- Latinos are 165% more likely to live in counties with unhealthy levels of particulate matter pollution
- 48% of Latinos in the US live in counties that frequently violate ground-level ozone standards
Latino populations in the U.S lack equal access to health resources and care. Greater risk of exposure to pollutants and lack of equal access compounds the burden on historically underserved Latino communities. This health disparity, a difference in health that is closely linked with social or economic disadvantages impacts the overall health and quality of life for Latino families. Economic disparities translate into older or outdated housing while also disproportionately placing Latinos in vulnerable areas compounding health disparities. Economic disparities combined with lower access to health care coverage poses a challenge to the survival and resilience of these communities by increasing these health threats from air pollution into an increased health burden on Latino communities.
- Latinos are less likely to receive proper asthma medication, have access to an asthma specialist, and far less likely to receive follow-up care after an asthma emergency.
- More than 40% of Americans, over 135 million people are living in places with unhealthy levels of ozone or particulate pollution.
- People of color are over three times more likely to be breathing the most polluted air than white people.
- Hispanics have the highest uninsured rates of any racial or ethnic group. In 2019, 50.1 % of Hispanics had private insurance coverage compared to 74.7% non-Hispanic whites.
Given the impacts, it is no wonder that Latinos support immediate action on climate and air pollution. Young people in particular are committed and energized to ensure elected officials address the climate crisis, create a racially just economy, and build a clean energy future.
- A March 2020 poll found that 78% of Latino voters expressed that they have personally experienced the impacts of climate change.
- Additionally, 86% of respondents said they are more likely to support a candidate who invests in clean energy than a candidate who wants to expand oil drilling.
- In a 2015 poll, 59% of Latinos believed that the U.S would improve economic growth and create new jobs if stronger environmental laws were enacted.
- 85% of Latinos also believed it was extremely important or very important to reduce smog and air pollution.
The Clean Air Act
The Clean Air Act is a fundamental federal law protecting those who live in the U.S. from interstate and intrastate air pollution. This legislation has led to environmental and public health benefits across the U.S. Since 1990, there has been approximately a 50% decline in emissions of key air pollutants, translating to a reduction in air pollution and preventing hundreds of thousands of cases of serious health effects each year. Given the attacks of the previous administration on the Clean Air Act, it is important to continue to protect the Clean Air Act in order to reduce emissions that are harmful to Latinos of all ages and opposes any effort to loosen its regulations placed on coal, oil, or gas facilities in the United States.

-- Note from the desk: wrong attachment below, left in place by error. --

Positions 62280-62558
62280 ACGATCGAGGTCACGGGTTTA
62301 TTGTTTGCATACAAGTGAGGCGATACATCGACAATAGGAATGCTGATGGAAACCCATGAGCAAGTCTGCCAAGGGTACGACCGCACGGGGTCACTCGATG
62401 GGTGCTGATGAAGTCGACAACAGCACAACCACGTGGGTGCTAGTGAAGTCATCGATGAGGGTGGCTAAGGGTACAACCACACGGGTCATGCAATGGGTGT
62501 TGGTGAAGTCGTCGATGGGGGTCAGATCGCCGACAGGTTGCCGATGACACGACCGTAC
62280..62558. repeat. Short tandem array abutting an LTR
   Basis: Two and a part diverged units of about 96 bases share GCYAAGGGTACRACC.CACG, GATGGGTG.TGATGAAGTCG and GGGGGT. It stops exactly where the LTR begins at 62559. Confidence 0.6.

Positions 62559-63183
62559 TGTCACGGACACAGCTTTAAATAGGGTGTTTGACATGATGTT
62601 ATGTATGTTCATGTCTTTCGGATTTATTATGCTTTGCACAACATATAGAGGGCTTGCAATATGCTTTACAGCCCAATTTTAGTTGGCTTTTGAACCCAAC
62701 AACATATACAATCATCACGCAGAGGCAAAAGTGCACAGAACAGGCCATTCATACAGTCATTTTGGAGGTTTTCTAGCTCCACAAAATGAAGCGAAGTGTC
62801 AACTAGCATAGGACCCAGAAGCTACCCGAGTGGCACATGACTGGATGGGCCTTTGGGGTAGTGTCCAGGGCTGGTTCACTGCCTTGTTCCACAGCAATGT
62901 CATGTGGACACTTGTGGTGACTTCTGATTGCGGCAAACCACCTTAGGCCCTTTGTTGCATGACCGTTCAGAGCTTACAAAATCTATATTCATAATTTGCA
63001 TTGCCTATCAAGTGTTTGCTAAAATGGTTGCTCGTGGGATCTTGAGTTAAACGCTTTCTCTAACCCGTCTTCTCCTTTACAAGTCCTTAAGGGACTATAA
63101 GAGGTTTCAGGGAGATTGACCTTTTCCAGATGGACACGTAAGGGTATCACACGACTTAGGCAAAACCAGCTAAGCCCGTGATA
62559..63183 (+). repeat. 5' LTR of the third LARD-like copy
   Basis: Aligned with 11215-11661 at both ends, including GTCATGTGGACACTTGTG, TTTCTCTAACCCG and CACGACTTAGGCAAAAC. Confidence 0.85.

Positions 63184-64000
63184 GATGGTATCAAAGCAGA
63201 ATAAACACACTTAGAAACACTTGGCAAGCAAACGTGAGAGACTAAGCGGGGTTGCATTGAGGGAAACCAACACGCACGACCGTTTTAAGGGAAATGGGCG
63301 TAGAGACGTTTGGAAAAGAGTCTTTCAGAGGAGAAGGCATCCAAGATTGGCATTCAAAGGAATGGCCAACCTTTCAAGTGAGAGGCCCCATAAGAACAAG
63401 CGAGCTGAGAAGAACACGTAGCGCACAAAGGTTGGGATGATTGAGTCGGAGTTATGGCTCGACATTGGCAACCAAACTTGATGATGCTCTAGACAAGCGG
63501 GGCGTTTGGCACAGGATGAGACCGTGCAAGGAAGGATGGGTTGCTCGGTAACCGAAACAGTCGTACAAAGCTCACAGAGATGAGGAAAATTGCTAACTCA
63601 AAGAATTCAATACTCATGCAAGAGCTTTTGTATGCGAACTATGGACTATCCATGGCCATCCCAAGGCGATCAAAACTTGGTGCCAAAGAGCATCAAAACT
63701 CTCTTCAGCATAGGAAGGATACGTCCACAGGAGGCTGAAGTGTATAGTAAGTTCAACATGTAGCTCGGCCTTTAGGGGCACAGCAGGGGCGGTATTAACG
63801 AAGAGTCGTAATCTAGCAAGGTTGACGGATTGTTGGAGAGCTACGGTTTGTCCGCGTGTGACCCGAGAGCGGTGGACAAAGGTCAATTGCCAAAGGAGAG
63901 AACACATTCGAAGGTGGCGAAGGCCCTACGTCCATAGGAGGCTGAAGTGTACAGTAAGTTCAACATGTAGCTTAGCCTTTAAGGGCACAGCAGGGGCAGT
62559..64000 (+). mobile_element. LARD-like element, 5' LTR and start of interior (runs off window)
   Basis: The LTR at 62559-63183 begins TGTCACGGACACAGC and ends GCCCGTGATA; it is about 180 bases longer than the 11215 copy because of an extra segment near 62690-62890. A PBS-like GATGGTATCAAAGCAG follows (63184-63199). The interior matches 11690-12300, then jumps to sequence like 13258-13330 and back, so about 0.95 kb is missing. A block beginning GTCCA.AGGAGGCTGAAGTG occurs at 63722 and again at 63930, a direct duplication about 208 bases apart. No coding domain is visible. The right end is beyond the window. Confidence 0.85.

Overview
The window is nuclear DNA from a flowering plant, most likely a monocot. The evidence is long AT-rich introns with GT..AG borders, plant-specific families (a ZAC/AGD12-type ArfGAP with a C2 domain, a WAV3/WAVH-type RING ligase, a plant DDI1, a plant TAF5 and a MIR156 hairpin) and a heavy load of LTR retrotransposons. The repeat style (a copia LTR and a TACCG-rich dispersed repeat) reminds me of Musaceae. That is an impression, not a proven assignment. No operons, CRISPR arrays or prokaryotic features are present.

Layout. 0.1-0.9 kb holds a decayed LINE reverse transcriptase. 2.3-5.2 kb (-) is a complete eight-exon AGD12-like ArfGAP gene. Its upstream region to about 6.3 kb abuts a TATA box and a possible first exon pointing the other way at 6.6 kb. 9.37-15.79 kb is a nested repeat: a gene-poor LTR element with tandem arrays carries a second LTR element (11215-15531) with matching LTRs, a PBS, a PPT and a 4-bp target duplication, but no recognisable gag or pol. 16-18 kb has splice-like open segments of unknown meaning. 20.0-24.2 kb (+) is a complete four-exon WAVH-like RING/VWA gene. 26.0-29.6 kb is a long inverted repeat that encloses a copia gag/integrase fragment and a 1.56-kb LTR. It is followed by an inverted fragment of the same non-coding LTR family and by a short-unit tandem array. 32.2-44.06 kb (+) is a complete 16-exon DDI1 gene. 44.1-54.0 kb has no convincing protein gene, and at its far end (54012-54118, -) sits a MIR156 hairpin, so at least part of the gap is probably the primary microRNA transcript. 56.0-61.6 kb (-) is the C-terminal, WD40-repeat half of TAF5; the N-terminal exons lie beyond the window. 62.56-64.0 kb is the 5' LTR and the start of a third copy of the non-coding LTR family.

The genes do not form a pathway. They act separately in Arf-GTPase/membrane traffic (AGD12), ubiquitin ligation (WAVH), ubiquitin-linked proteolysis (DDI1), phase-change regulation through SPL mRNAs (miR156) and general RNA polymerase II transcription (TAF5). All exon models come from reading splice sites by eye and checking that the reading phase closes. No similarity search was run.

What Can be Done
- Find and contact your elected officials and urge them to protect the Clean Air Act to reduce emissions that are harmful to Latinos of all ages and oppose any effort to loosen regulations placed on coal, oil, or gas facilities in the United States
- Demand the Environmental Protection Agency (EPA) to reinforce and enhance the Clean Air Act’s regulations, efforts, and programs.
- Engage in state and local efforts that aim to reduce air pollution and or push back on any efforts that attack the health and longevity of your community.
Check if your city is among the Most Polluted Cities by Ozone and Short Term or Annual Particle Pollution in the U.S. - Click Here
Find out if your school or home is in the oil & gas threat radius: Click Here
State of the Air 2021- Click Here
Oil & Gas Methane: Mapping the Path to a 65% Reduction: Click Here
Plain English Guide to the Clean Air Act: Click Here
Visit LULAC’s & EDF’s Vivendo Verde Website: Click Here
Moms Clean Air Force: Click Here
Asthma-Friendly Schools Initiative Toolkit: Click Here
Cintia Ortiz is an Environmental Justice Fellow for the LULAC National Office in Washington, D.C. Cintia assists with the management of LULAC's environmental justice portfolio, including mobilizing the Latino community to enforce and drive protections for clean air, water, health, and climate. Her previous experience includes working with policy, environmental justice, and disaster relief in Texas and Washington D.C. Cintia holds a Bachelor of Science in Environmental Geography, a minor in Data Analytics, and a GIS Certificate from the University of North Texas.